Posted by: Bruce Einhorn on August 18, 2010
The chop-shop fallout continues. Senator Chuck Schumer (D-N.Y.) caused an uproar in India recently after he called Indian IT outsourcing companies chop shops during debate on a proposal to double their fees on H-1B and L-1 work visas. The proposal passed—with no nays in the Senate—and the Indian government is now pondering its next move. Prime Minister Manmohan Singh’s government might challenge the U.S. at the WTO, The Economic Times reports. The Economic Times also reports that many Indian IT executives want more push-back from Nasscom, the industry lobbying group.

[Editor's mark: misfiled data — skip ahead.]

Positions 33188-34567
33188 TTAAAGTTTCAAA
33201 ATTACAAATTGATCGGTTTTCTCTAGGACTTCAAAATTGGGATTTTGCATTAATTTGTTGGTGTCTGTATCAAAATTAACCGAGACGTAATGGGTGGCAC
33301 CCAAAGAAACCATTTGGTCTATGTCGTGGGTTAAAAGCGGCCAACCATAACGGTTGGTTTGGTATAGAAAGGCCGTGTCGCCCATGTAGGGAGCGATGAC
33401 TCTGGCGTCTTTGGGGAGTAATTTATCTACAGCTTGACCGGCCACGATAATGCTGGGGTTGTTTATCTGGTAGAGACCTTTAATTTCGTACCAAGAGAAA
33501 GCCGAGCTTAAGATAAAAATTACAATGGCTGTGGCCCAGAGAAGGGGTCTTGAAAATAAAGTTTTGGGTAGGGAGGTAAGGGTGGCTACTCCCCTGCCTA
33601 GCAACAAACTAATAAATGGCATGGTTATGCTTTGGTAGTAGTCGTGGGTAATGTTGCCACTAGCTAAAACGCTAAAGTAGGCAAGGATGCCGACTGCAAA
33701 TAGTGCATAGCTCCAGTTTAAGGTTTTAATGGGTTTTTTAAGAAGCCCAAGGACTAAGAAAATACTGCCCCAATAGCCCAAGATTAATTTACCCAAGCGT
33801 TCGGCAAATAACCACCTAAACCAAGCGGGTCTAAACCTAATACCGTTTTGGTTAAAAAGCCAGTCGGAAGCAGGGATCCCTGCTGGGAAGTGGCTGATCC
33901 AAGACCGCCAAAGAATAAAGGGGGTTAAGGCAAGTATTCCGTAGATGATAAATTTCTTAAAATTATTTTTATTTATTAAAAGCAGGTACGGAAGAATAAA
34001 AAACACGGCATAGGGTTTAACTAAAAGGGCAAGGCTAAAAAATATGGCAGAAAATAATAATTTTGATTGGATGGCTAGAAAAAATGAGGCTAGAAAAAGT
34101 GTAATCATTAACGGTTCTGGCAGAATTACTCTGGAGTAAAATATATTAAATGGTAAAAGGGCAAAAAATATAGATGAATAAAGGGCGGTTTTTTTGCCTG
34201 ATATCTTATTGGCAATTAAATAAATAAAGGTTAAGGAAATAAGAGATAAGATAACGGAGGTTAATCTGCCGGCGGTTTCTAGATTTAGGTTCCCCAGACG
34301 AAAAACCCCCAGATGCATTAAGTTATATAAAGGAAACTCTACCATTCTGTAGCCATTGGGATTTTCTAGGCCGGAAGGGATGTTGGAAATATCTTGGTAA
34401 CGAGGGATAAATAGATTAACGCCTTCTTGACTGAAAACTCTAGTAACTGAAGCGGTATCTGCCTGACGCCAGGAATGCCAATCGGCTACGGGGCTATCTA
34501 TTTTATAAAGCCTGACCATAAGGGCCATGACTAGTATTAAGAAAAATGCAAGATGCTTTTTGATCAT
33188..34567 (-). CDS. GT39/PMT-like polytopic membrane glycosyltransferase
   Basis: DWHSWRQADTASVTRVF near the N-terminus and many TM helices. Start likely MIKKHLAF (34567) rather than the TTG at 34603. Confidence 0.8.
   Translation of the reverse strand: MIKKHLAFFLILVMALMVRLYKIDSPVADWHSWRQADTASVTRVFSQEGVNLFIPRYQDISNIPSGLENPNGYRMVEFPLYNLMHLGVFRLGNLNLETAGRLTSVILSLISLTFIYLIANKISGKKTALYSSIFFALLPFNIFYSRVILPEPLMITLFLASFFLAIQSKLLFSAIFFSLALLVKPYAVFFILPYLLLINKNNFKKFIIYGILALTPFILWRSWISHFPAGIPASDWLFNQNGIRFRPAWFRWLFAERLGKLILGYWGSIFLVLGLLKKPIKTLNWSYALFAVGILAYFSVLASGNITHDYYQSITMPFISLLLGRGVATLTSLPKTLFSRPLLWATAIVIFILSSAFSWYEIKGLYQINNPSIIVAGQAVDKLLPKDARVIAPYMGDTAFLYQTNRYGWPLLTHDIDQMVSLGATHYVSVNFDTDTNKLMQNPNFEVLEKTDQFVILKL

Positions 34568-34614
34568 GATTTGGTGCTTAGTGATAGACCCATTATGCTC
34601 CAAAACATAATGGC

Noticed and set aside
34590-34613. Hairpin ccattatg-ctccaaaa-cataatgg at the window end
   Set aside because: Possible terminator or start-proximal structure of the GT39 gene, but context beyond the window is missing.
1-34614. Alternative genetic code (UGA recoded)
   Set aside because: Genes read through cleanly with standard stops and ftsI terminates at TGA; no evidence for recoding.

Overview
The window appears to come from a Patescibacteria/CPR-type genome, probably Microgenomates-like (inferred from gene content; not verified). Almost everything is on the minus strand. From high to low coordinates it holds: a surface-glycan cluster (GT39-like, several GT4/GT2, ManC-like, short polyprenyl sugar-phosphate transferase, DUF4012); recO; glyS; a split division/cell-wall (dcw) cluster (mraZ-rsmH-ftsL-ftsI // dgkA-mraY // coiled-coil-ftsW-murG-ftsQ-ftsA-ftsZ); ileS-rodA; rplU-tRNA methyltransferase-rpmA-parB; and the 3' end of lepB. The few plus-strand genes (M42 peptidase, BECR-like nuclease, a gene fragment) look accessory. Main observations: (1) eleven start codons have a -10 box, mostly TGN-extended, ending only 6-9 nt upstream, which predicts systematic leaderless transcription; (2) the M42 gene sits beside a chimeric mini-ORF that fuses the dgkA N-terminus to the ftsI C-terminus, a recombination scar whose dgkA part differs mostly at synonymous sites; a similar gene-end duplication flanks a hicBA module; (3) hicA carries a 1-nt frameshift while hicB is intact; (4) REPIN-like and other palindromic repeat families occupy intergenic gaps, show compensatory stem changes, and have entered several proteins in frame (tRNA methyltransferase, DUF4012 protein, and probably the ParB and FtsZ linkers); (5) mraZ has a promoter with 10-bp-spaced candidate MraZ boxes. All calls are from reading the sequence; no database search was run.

Not everyone thinks this is such a big deal, though. Vish Iyer is the head of Asia Pacific for Tata Consultancy Services (TCS:IN), one of India’s biggest IT services companies, and he was in Bloomberg’s Hong Kong office the other day to talk up the company’s expansion in China and other parts of the region. Iyer says the new fee and the anti-India rhetoric coming from U.S. politicians isn’t that worrisome. "We must distill the news and politics," he explains. "We have seen this in the past." TCS employs 700 people at a center it opened three years ago in Cincinnati, Iyer adds, and the company is expecting more business from American companies, no matter what the politicians say. With the passage of Wall Street reform, for instance, "we see a phenomenal growth in demand from the U.S. banks," says Iyer. "They need help from people like us."